SALT LAKE CITY — Utah public safety officials denied reports this week that the state allows U.S. Immigrations and Customs Enforcement to mine Utahns' driver's license photos using facial recognition technology.

But the state Department of Public Safety allows law enforcement, including federal agencies such as ICE, access to residents' driver's license and driving privilege card information, including photos.

"I think those policies are really loose," Salt Lake immigration attorney Aaron Tarin said. "I don't think DPS even has a full handle on how much data the feds are getting from them."

In 2017, Tarin noticed what he described as an "undeniable statistical pattern" of ICE agents detaining people after they renewed their state-issued driving privilege cards.

Tarin, Sen. Luz Escamilla, D-Salt Lake City, and now-retired Rep. Rebecca Chavez-Houck, D-Salt Lake City, met with now-retired Public Safety Commissioner Keith Squires and deputy commissioner Nannette Rolfe to talk about the issue.

The public safety department put out a statement after the meeting saying detailed discussions determined that there had been no apparent misuse of the Utah Criminal Justice Information System.

But the statement went on to say that "all law enforcement functioning within the state of Utah, to include federal law enforcement, have access to the Utah Criminal Justice Information System."

Documents obtained by Georgetown Law's Center on Privacy and Technology, and first reported on the Washington Post last weekend, revealed that ICE and the FBI have searched state driver’s license databases, turning them into a “facial-recognition gold mine,” scanning through millions of Americans' photographs without their consent or knowledge.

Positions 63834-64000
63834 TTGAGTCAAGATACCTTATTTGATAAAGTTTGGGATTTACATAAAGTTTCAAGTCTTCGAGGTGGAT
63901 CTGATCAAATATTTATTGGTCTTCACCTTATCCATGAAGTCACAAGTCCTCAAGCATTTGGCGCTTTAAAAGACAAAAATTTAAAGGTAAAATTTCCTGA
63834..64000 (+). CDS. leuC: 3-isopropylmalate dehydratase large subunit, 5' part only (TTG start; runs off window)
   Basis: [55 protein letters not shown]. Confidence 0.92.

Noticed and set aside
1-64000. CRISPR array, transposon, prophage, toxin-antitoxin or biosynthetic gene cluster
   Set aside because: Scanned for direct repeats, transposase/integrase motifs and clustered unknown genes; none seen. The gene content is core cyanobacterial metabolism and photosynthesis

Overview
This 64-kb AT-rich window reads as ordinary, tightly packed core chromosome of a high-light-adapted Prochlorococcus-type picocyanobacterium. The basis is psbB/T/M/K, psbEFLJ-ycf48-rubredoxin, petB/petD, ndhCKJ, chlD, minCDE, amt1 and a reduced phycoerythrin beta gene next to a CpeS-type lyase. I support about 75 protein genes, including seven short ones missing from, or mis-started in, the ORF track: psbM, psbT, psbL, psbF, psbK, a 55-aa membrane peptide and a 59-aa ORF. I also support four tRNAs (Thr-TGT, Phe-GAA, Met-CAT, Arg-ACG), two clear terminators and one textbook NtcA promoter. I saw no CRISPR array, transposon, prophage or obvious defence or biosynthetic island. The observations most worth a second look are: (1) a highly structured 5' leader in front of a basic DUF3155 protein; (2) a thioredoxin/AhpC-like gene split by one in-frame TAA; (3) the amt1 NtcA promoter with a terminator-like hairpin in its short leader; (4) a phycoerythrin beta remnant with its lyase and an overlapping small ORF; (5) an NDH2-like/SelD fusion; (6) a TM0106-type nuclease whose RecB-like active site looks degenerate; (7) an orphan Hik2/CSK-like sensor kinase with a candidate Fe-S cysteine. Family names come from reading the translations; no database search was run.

In at least three states that offer drivers' licenses to undocumented immigrants, ICE officials have requested to electronically analyze license photos, according to the documents. At least two of those states, Utah and Vermont, complied, searching their photos for matches, those records show.

Public safety spokeswoman Marissa Cote said Monday that the Utah Statewide Information and Analysis Center, which runs the state's facial recognition system, received 49 search requests from ICE between October 2015 and November 2017. About 10 percent of them resulted in a positive hit, according to the department.

Federal agencies or agents don't have access to the database and any request for a facial recognition search must be tied to a criminal investigation, she said.

Cote said Thursday that Utah Statewide Information and Analysis Center and Utah Criminal Justice Information System are different. The analysis center is a division of the public safety department that runs the state's facial recognition system, she said.

The criminal justice information system is a portal to other databases that all law enforcement has access to, but does not have facial recognition technology and isn't capable of comparing photos, she said. Police, she said, use it to confirm names, dates of birth and addresses of people they stop.